the aperture blog: web-only reviews, interviews, essays, and foundation news

Sign up for Aperture's weekly newsletter:


How to Be a Photographer Right Now

Three artists confront how COVID-19 has changed their lives and work—and how they see the world.

talks & interviews

In Mexico City, a Visual Archive of AIDS Activism

What does an exhibition about Mexico’s response to the HIV epidemic reveal about the connections between art and public health?

from the editors

13 Photographers on Turning Points in Their Work

Elliott Erwitt, Zun Lee, Alec Soth, and more on the turning points in their photographs—from global and national events to the most personal moments.


Announcing the 2020 Aperture Portfolio Prize Shortlist

From over 900 submissions, meet our five shortlisted artists.


How Are Young Photographers Documenting the Protests in Hong Kong?

Beyond the tear gas and the front lines, these Hong Kong photographers have found new ways to represent the city’s political crisis.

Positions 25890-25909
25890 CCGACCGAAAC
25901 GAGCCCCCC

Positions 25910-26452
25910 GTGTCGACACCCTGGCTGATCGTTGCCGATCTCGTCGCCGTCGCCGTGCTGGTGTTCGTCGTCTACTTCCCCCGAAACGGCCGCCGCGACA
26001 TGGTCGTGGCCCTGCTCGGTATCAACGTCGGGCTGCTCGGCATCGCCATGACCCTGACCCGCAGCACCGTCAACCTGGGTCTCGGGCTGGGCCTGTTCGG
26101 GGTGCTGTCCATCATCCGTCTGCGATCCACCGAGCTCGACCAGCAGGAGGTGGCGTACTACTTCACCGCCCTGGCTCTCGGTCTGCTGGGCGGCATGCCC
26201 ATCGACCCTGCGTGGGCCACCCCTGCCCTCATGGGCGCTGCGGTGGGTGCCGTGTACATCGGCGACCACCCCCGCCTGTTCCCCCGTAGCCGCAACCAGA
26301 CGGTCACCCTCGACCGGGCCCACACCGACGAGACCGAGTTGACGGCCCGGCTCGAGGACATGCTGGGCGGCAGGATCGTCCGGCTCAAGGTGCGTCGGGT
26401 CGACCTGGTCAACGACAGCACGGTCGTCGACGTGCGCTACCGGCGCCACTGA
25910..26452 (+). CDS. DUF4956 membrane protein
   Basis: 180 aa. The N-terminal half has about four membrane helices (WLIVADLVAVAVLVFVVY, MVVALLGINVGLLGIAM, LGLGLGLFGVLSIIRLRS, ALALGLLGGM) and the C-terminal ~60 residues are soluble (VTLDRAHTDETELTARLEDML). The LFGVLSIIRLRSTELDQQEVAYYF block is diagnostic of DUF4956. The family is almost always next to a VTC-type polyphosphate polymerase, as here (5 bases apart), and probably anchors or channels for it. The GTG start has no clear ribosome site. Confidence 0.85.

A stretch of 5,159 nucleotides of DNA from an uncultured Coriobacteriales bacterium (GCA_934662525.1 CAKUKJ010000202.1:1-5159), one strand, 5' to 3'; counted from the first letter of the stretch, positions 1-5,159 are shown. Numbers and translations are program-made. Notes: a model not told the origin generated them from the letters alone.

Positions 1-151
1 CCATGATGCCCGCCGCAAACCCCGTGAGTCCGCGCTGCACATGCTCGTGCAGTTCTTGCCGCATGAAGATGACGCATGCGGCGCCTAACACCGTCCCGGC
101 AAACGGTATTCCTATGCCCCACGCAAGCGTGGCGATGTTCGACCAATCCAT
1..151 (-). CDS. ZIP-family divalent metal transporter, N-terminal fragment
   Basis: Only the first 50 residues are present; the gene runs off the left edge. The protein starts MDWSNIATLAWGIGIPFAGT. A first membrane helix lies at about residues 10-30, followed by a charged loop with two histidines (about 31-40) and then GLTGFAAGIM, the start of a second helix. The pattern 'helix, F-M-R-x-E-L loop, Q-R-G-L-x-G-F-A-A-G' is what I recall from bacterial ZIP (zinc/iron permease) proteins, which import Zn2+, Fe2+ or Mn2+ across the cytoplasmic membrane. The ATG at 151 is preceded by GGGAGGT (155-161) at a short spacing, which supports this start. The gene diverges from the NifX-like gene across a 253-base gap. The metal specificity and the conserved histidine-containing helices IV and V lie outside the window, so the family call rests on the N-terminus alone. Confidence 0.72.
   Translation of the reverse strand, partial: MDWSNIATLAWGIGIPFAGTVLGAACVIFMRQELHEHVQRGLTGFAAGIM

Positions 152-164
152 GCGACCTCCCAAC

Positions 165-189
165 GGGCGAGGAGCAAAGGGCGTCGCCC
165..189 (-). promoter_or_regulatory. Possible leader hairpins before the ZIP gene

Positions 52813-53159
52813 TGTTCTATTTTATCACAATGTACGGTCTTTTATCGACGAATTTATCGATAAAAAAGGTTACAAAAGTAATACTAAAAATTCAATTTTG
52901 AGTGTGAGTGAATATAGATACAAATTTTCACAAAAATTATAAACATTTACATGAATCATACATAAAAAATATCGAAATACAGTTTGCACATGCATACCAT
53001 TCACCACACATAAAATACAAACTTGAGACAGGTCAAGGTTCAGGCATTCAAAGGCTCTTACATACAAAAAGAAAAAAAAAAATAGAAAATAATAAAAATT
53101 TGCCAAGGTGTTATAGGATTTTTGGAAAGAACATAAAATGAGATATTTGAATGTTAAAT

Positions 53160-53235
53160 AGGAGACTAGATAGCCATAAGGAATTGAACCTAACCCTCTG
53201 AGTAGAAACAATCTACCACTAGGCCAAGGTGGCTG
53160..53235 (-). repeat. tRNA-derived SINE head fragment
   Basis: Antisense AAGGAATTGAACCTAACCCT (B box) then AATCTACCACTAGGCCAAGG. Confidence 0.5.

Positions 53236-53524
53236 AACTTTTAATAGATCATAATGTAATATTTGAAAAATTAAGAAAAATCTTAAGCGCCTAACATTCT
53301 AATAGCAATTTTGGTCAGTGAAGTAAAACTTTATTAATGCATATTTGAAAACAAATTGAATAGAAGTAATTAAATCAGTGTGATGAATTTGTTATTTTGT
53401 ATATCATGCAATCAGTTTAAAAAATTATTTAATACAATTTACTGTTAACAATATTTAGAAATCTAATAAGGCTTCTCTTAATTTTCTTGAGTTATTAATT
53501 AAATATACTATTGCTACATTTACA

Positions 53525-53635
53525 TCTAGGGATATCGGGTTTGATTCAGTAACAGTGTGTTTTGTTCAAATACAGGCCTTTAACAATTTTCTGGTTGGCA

aperture magazine

The Light All Around Us

In his 1970s photographs from Colorado, Robert Adams finds the beauty and emotion in everyday homes.

aperture magazine

In Japan, a Photographer Finds There’s No Stranger Place than Home

Fumi Ishino’s photographs ask what happens when a house becomes unfamiliar.

aperture magazine

What Happens When the American Dream of Homeownership Reaches Mexico?

For more than a decade, Alejandro Cartagena has photographed Mexican suburbs transformed by the rapid construction of new homes.

from the editors

11 Photographers on How To Finish a Body of Work

When should you bring a photographic project to an end?

aperture magazine

Denise Scott Brown on the Signs and Symbols for Living

For the acclaimed architect, photography has always been a central approach to design.

aperture magazine

Midcentury Modern in Black and White

In the postwar years, Ezra Stoller photographed iconic buildings by Frank Lloyd Wright and Mies van der Rohe. But, were his images a reality—or an ideal?

aperture magazine

The Terror and Pleasure of Staying at Home

How did an early 1990s exhibition anticipate the transformation of family life in the U.S.?